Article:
Netflix's new season of 'The Crown' debuts at a controversial moment
RACHEL MARTIN, HOST:
And I'm going to admit, this is exciting news for me. The new season of Netflix's hit drama about the British monarchy, "The Crown," debuts tomorrow, just two months, though, after the death of Queen Elizabeth. Some critics say the timing of the latest season is distasteful and disrespectful. This set of episodes recreates a time in the 1990s when Princess Diana was estranged from then-Prince Charles, and she was speaking publicly about being mistreated by the royal family. Imelda Staunton plays the queen. And in this scene, she's trying to assure Diana, played by Elizabeth Debicki, that the royal family doesn't hate her.
(SOUNDBITE OF TV SHOW, "THE CROWN")
IMELDA STAUNTON: (As Queen Elizabeth II) The hostility you imagine we all feel is a figment of your imagination.
ELIZABETH DEBICKI: (As Princess Diana) Is it?
STAUNTON: (As Queen Elizabeth II) All any of us want, Diana, is for you to be happy and one day to be our next queen.
MARTIN: NPR TV critic Eric Deggans is with us to talk this morning about all things "Crown." Hey, Eric.
ERIC DEGGANS, BYLINE: Hey. It's so hard not to talk in an English accent when you hear...
DEGGANS: ...Those great quotes from those great scenes.
MARTIN: That's your cross to bear. So...
MARTIN: ...I admit I'm a fan. But there's been a lot of criticism of this season, right? I mean, I'm just going to tick off a few. Actress Dame Judi Dench, very revered in the U.K., has accused the show of crude sensationalism. Former Prime Minister John Major says there are issues with how the show is recreating some events. The British media is piling on. What do you make of all this hubbub?
DEGGANS: Well, I think they're making a point that affects not only "The Crown" but other dramas that are based on real-life events, like, say, Netflix's recent series about serial killer Jeffrey Dahmer. Now, viewers assume that producers have researched these stories and are presenting them with some accuracy, but "The Crown" in particular recreates a lot of situations where there weren't many witnesses, conversations between Queen Elizabeth and then-Prince Charles or between Charles and then-Prime Minister John Major, where Charles kind of hinted that the queen maybe was out of touch and should be sidelined to make room for him to be king before she died. You know, viewers aren't really told how the producers have decided how to script these scenes or what their knowledge is based on. And they're depicting events that many viewers may remember or have lived through...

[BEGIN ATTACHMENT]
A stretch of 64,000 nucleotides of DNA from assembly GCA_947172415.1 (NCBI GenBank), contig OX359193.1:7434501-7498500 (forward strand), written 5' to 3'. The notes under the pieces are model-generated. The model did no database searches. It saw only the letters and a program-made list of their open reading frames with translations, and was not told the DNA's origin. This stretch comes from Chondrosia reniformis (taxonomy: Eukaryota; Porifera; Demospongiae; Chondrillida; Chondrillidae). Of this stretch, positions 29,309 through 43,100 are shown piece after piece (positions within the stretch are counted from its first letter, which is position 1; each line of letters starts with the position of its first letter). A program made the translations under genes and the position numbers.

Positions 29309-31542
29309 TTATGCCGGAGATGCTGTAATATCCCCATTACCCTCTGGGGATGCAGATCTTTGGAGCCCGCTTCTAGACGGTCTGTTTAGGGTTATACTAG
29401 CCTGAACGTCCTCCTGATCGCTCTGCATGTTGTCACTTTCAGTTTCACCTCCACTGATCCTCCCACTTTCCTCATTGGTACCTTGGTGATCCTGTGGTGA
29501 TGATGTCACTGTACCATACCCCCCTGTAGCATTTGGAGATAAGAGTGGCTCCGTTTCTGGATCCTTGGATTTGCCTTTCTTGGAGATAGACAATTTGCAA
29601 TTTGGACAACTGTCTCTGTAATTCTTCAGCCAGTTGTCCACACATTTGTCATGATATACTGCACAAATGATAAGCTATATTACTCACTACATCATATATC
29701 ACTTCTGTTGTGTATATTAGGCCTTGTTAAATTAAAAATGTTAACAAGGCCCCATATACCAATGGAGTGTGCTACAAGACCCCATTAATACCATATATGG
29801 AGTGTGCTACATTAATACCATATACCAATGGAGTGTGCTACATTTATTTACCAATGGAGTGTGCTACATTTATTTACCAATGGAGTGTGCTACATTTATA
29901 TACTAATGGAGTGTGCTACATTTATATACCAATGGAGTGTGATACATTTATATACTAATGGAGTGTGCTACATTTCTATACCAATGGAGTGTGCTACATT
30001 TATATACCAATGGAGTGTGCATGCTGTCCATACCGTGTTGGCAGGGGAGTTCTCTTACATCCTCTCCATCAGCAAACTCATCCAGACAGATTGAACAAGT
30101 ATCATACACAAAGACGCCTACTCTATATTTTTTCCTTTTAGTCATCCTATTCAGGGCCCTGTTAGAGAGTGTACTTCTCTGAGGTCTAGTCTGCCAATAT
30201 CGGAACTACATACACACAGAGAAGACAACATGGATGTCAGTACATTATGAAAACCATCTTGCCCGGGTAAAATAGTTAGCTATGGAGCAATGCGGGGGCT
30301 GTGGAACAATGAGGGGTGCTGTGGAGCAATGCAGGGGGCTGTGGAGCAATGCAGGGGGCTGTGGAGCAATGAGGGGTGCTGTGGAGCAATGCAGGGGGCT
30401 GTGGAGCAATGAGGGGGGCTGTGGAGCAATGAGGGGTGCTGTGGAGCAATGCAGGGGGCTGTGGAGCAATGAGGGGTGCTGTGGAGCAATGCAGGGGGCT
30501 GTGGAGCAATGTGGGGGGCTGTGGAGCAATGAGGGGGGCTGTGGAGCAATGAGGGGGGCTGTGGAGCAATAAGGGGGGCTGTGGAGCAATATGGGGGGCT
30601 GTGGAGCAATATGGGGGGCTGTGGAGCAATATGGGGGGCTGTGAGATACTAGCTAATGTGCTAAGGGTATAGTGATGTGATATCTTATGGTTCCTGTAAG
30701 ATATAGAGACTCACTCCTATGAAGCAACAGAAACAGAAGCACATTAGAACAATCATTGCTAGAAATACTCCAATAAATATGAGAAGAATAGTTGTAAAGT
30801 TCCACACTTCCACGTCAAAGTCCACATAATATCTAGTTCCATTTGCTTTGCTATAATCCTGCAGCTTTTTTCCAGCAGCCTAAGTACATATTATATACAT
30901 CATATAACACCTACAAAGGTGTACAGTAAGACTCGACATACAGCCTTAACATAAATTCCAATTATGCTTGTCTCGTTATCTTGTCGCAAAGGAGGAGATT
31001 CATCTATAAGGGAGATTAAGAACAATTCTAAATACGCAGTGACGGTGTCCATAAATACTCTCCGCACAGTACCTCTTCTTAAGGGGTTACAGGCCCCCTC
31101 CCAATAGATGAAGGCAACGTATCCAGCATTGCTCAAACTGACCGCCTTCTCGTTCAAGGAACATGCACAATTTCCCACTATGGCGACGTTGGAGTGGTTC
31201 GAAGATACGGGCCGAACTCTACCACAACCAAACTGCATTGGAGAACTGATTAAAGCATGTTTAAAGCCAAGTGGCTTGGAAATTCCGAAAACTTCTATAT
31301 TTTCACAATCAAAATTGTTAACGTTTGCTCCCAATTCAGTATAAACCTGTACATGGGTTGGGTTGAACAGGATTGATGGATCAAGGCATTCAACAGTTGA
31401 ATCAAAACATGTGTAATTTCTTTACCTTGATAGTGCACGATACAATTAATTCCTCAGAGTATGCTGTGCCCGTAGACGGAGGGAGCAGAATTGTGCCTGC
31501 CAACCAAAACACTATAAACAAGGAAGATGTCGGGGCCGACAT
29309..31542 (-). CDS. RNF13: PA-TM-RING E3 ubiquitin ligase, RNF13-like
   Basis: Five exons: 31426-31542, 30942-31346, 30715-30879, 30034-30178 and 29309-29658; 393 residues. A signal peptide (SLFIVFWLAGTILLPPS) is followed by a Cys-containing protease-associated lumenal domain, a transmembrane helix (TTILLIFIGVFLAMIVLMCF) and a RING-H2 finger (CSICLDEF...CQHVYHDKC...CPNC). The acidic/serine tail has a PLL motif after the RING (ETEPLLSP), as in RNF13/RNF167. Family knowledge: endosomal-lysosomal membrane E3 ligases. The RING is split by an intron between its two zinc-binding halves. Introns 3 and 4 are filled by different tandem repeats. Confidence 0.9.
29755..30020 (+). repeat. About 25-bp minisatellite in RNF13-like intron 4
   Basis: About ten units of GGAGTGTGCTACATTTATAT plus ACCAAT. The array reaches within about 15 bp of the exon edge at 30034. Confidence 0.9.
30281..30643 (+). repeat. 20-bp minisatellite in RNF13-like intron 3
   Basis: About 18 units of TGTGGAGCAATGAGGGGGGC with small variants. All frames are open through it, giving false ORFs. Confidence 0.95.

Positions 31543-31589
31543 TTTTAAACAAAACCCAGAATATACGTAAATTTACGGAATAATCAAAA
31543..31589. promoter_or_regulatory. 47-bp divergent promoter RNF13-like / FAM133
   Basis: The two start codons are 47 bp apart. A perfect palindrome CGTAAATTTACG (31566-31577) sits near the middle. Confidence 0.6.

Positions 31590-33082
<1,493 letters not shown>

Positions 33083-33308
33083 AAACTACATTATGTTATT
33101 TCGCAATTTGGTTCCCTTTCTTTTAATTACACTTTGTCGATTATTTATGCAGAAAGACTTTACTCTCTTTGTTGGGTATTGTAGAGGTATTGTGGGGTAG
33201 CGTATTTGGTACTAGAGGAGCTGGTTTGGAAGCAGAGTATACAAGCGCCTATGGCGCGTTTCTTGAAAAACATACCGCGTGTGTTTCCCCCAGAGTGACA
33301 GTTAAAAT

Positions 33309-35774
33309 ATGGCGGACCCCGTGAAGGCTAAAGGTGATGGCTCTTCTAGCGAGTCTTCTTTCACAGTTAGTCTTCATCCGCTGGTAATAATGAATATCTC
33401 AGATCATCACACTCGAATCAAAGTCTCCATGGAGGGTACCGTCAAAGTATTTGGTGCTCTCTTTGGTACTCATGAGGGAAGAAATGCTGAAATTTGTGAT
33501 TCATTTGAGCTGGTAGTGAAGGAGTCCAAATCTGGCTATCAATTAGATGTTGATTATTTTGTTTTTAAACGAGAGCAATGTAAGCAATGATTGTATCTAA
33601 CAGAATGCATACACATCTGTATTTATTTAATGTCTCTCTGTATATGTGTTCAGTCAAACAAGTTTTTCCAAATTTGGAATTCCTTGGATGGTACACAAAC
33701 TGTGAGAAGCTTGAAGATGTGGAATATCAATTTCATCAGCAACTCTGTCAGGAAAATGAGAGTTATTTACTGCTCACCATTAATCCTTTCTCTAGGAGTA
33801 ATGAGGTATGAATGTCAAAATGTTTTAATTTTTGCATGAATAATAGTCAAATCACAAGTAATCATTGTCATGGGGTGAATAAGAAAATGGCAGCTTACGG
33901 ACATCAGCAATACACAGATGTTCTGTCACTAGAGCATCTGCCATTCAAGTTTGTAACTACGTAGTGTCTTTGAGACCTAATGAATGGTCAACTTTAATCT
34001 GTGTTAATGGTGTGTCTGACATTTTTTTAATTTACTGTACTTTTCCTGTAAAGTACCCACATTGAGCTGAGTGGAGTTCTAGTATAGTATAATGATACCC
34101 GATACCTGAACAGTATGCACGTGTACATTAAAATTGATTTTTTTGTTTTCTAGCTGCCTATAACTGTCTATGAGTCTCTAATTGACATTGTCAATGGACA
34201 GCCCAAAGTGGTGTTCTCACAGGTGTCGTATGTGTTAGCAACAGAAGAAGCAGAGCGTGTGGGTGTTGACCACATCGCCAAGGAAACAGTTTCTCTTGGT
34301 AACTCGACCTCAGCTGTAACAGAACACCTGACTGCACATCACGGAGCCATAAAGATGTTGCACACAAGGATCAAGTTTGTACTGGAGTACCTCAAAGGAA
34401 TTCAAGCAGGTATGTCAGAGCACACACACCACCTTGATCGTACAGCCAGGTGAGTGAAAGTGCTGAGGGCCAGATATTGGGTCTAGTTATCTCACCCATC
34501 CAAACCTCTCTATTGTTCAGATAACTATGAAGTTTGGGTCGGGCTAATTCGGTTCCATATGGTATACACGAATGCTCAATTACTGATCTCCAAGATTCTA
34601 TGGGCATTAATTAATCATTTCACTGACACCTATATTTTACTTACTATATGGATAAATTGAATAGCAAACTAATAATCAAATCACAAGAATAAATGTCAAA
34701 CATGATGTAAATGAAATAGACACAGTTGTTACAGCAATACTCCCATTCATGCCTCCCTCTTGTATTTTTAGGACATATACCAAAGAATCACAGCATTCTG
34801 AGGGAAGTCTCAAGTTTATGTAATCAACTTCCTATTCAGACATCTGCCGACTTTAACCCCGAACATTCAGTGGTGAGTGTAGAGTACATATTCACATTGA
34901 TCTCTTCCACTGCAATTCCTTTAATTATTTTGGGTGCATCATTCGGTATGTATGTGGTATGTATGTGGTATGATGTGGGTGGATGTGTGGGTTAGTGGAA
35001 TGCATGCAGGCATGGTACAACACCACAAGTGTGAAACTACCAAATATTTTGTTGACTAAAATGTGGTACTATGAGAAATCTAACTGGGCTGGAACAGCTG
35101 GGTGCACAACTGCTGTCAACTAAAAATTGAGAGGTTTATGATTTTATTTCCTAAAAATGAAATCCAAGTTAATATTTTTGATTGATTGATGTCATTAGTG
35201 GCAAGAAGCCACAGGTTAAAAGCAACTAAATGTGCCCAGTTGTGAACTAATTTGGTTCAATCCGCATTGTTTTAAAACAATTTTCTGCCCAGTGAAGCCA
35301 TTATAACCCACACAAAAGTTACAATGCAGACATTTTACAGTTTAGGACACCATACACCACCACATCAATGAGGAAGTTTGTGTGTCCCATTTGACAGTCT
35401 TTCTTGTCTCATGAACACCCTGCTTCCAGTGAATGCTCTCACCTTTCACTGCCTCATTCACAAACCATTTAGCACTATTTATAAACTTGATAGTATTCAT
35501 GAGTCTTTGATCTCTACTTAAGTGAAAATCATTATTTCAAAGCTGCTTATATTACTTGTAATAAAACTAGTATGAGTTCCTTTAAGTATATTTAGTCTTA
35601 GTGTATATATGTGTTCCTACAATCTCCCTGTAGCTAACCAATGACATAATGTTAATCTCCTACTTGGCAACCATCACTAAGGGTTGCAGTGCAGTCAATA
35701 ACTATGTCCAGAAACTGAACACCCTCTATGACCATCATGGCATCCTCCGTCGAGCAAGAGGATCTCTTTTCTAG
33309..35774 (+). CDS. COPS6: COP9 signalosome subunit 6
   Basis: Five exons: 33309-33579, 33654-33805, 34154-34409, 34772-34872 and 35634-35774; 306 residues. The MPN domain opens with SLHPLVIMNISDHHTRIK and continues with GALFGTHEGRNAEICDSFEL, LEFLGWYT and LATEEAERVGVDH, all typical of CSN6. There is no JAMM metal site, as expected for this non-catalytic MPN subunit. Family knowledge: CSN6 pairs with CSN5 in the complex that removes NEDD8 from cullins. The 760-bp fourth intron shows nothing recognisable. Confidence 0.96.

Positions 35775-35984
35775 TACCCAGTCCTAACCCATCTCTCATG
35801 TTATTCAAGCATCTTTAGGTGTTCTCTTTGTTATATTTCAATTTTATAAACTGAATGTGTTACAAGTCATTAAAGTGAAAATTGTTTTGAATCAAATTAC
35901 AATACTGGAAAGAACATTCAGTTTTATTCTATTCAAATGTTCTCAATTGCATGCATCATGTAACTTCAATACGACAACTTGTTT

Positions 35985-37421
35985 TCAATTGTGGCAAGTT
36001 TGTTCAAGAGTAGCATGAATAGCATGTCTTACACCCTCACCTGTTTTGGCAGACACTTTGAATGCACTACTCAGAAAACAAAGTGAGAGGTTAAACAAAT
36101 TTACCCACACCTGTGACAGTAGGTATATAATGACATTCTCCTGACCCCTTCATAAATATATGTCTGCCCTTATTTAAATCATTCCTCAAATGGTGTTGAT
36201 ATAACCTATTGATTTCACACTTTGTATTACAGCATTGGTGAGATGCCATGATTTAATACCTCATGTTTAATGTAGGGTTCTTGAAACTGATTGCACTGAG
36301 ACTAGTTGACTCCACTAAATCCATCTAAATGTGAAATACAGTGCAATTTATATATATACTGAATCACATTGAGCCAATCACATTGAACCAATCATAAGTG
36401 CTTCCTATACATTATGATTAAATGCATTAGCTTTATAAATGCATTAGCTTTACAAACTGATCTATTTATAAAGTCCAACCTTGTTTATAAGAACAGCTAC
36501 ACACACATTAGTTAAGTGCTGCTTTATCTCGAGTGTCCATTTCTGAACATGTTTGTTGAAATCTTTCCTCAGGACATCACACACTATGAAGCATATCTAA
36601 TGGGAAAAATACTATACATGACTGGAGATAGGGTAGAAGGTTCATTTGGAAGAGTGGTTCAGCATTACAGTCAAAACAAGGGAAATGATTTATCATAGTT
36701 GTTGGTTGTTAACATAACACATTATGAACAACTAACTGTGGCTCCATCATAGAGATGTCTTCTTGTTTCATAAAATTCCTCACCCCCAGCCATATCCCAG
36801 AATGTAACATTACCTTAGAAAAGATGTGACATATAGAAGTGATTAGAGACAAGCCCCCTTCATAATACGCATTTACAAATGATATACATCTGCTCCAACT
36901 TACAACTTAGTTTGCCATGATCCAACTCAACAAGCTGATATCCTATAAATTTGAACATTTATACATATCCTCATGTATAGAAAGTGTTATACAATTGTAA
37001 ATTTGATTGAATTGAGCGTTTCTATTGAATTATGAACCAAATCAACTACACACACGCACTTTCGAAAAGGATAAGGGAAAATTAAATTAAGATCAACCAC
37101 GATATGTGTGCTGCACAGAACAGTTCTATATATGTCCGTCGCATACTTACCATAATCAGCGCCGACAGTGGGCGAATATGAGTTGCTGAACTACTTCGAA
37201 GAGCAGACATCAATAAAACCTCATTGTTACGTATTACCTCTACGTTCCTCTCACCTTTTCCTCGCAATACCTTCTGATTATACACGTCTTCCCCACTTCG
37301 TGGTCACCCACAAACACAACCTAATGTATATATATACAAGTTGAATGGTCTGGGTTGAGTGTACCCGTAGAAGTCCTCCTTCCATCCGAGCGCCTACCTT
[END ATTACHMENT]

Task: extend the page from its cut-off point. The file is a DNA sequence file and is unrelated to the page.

DEGGANS: ...Which makes it even more sensitive. I do think that even with disclaimers, viewers are going to assume that what they're seeing is close to the truth, whether or not it actually is.
MARTIN: So how does the new season frame the more controversial moments from the royal family's history?
DEGGANS: Well, you know, this this is a really controversial time. I mean, they're depicting when Charles and Diana's marriage was falling apart in public, while Charles was barely hiding that he'd taken up with one-time love Camilla Parker Bowles. And Dominic West - he's an alum of HBO's "The Wire." He excels at playing these charismatic and compelling men who are also deeply flawed. He plays Charles, does a great job. Elizabeth Debicki channels Diana's glamour and beauty, but she also channels her vulnerability and her capacity for self-pity. You know, I spent a little time in London recently. And I think this season reflects how a lot of people over there see the royal family with complexity, compassion and occasionally some exasperation.
MARTIN: Some have criticized the show as one long advertisement for the British monarchy, right? Is there evidence of that in the fifth season?
DEGGANS: You know, I've said this in the past about other shows. I think there's a difference between lionizing characters and humanizing them. And I think what "The Crown" does so well is humanize the queen and the royal family in a way that might help explain their history and their importance. The show this season is constantly interrogating the question of whether a monarchy is relevant for a modern democracy. And everybody in the royal family, including the queen, is obsessed about whether the public's going to decide to eliminate the monarchy. I think this season asks some really fascinating questions and tells some compelling stories. You just got to remind yourself that it's a historical drama, where the real-life details may have been tweaked or exaggerated to serve the story.
MARTIN: NPR TV critic Eric Deggans. Thank you, Eric.
DEGGANS: You're welcome.
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